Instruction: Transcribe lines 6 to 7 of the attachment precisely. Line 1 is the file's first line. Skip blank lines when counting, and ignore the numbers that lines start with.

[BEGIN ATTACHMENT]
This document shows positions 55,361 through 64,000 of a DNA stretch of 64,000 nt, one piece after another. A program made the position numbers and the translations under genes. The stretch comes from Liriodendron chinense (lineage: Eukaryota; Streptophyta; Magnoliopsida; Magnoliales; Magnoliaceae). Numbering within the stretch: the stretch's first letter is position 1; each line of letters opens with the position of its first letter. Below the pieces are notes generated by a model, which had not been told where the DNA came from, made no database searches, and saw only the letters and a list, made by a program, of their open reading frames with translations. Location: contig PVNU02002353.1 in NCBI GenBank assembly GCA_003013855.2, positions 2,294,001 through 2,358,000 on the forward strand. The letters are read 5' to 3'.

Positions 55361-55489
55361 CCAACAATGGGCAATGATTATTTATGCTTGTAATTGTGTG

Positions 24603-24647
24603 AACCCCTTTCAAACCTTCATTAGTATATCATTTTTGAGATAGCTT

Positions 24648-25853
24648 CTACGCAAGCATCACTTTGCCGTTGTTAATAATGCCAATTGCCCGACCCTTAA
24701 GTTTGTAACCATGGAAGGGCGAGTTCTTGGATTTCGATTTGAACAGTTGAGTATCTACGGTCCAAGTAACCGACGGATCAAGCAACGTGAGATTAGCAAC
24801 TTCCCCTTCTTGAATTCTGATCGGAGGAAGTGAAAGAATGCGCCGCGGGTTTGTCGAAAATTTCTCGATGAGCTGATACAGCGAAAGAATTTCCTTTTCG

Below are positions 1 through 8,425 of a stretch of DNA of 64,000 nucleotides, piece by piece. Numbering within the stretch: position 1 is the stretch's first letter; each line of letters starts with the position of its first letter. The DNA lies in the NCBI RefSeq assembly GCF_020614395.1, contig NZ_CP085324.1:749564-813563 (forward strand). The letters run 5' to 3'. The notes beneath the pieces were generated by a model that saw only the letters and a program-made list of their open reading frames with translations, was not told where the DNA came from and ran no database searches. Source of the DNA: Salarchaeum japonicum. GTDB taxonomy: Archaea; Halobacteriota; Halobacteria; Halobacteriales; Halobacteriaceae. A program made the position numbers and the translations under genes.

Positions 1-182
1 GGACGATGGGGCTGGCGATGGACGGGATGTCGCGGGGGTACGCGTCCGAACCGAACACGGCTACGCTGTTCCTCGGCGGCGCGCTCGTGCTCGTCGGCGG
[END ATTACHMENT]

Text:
Positions 24648-25853
24648 CTACGCAAGCATCACTTTGCCGTTGTTAATAATGCCAATTGCCCGACCCTTAA